Arbitration, insurance and construction agreements often have clauses like this which say that any claim is barred unless some step to commence litigation proceedings is taken within a time fixed by the agreement. This sees the parties regulating prescription of claims outside the three years prescribed by the Prescription Act of 1969. In Barkhuizen v Napier 2007 (7) BCLR 691 (CC), the Constitutional Court held that time-bar clauses are enforceable where the notice period is clear and reasonable. Here’s the curve ball though. Section 8 of the Arbitration Act, No 42 of 1965 gives the court the power to extend the time fixed for commencing proceedings under an arbitration agreement.
In Samancor Chrome Holdings (Pty) Ltd and another v Samancor Holdings (Pty) Ltd and others 2019 4 All SA 906 (GJ) the High Court recently considered section 8 which is modelled on section 27 of the 1950 English Arbitration Act and states that “…the Court, if it is of the opinion that in the circumstances of the case undue hardship would otherwise be caused, may extend the time for such period as it considers proper, whether the time so fixed has expired or not, on such terms and conditions as it may consider just but subject to the provisions of any law limiting the time for commencing arbitration proceedings.”
The English Supreme Court prescribed guidelines in Liberian Shipping Corporation (the Pegasus) v A King and Sons Ltd 1967 1 All ER 934 (CA) (the Pegasus case) on how “undue hardship” in section 27 should be interpreted, which include that:
- the words ‘undue hardship’ should not be construed too narrowly.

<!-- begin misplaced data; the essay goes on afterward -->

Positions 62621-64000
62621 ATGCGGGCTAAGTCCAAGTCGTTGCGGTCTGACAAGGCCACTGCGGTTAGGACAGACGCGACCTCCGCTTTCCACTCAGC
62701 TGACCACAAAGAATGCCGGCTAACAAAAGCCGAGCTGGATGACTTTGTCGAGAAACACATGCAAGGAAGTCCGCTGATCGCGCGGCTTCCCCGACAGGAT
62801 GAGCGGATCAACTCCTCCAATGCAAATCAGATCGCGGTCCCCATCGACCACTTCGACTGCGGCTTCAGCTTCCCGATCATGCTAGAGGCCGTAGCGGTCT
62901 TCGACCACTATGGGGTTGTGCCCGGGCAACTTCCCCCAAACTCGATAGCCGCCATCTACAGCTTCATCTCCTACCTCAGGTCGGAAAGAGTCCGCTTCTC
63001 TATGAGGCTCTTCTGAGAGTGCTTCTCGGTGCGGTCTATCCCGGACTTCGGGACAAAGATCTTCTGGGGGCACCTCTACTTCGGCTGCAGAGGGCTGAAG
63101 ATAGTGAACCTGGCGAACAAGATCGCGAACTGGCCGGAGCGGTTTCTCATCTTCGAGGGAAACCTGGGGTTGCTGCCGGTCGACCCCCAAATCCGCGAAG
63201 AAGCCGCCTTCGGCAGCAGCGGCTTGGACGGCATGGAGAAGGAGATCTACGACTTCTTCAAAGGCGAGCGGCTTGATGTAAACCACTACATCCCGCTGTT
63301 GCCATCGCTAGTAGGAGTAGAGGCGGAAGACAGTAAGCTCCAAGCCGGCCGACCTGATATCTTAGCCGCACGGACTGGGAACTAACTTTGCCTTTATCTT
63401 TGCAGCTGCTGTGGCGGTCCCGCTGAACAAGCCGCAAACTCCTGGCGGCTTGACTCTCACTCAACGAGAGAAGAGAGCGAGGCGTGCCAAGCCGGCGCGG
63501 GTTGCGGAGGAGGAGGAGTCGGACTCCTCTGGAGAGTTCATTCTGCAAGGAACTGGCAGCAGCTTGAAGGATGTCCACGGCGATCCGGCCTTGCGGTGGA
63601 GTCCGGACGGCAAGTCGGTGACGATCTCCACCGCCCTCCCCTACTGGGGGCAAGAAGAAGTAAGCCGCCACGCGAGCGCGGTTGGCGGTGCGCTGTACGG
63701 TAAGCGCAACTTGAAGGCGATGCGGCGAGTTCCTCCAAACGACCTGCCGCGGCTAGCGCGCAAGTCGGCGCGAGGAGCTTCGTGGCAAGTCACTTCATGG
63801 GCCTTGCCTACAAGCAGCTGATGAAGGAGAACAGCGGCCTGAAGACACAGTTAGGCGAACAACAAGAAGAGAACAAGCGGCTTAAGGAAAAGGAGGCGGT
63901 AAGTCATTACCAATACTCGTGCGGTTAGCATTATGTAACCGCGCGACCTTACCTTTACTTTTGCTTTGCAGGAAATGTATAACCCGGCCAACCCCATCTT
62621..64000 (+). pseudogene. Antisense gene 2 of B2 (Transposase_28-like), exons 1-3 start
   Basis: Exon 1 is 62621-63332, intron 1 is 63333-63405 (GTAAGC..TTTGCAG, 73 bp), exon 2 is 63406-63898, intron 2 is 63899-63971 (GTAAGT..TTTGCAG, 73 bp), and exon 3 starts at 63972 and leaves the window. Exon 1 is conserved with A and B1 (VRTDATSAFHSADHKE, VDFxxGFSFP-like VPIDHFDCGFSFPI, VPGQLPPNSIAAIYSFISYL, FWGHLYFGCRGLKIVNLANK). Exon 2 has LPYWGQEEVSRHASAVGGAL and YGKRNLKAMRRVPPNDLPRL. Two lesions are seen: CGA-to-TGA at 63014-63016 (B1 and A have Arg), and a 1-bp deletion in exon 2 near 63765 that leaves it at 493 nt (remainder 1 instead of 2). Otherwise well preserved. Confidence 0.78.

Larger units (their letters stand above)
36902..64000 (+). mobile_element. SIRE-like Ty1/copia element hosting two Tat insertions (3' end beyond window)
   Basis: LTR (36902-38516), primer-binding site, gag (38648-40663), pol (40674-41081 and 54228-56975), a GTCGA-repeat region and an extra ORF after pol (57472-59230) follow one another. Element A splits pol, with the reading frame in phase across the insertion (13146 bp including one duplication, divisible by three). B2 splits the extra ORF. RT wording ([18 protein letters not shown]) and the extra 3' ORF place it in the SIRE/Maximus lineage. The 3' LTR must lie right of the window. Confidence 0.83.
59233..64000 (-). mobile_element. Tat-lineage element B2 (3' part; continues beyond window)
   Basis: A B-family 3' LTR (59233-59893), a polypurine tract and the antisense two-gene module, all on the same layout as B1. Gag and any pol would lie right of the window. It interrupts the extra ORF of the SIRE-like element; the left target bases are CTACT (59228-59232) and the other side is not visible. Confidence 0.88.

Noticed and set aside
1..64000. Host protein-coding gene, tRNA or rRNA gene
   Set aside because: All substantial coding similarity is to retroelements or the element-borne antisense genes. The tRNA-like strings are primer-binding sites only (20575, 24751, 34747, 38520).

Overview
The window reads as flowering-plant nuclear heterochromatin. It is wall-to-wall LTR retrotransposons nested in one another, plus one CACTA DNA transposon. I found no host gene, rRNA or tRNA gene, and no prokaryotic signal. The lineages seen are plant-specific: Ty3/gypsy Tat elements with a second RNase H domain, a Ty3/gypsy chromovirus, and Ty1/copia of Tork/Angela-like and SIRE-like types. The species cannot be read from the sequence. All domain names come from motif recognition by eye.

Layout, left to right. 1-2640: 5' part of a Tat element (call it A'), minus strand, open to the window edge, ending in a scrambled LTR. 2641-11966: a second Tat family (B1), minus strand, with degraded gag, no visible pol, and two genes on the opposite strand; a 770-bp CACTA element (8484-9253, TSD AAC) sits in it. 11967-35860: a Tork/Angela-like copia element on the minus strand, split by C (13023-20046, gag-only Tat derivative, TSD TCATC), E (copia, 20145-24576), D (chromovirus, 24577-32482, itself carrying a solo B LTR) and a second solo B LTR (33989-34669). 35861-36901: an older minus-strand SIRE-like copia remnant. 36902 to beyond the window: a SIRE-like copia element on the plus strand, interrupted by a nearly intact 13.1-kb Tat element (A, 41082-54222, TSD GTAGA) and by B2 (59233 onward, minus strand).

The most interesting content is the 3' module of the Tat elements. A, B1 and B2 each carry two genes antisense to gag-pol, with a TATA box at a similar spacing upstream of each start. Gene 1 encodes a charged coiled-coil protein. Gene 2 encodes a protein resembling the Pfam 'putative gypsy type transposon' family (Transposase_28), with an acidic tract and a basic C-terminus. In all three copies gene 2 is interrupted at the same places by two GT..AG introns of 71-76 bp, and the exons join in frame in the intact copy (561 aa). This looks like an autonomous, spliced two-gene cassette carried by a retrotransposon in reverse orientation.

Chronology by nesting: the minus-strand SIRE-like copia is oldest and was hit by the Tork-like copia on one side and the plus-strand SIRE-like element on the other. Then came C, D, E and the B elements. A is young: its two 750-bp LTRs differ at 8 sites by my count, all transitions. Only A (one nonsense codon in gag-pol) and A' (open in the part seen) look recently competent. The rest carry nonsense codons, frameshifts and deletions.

- undue hardship means excessive hardship and, where the hardship is due to the fault of the claimant, it means hardship the consequences of which are out of proportion to the fault.
- in deciding whether to extend time periods or not, the court should look at all the relevant circumstances of the case in particular:
- the length of the delay;
- the amount at stake;
- if the delay was the fault of the claimant or was outside his control;
- if applicable the degree of the claimant’s fault;
- whether the claimant was misled by the other party;
- whether the other party has been prejudiced by the delay, and, if so, the degree of prejudice.
The Pegasus case is considered the key authority on such applications under Section 27 of the English Arbitration Act which has since been replaced by the more restrictive section 12 in the 1996 English Arbitration Act. South Africa’s Legislature has not adopted the more restrictive wording but a new Domestic Arbitration Act is on the cards.
In the matter of Samancor Chrome Holdings (Pty) Ltd and another v Samancor Holdings (Pty) Ltd and others a sale of shares agreement provided indemnities to the applicants in respect of income tax to be paid to SARS. The parties anticipated delays obtaining tax assessments and rendering outstanding tax returns and included a time-bar clause of six years. There was a delay in the submission of tax returns and the tax calculation was also incorrect which led to an incorrect payment to SARS and a statement of claim against the respondents to recover the shortfall. But the statement of claim was issued outside of the six year period.
The court, in applying the Pegasus-guidelines, found that undue hardship would be caused to the applicants if the time bar was not extended as contemplated in section 8 of the Arbitration Act. The court emphasised that, but for the time-bar, the claim by the applicants was good; the applicants were not at fault; and the respondents were not prejudiced by the delay.
Notwithstanding contractual autonomy and its importance in South African law, the court found that holding the parties to the contractual terms would not accord with the approach applied under section 27 of the 1950 Arbitration Act or under our section 8. The court extended the time-bar period.
The Samancor case reiterates that a time-bar defence is not necessarily a slam-dunk given the right of the affected party to approach the court for an extension of the period. Contrast the Prescription Act which kills a prescribed matter stone dead.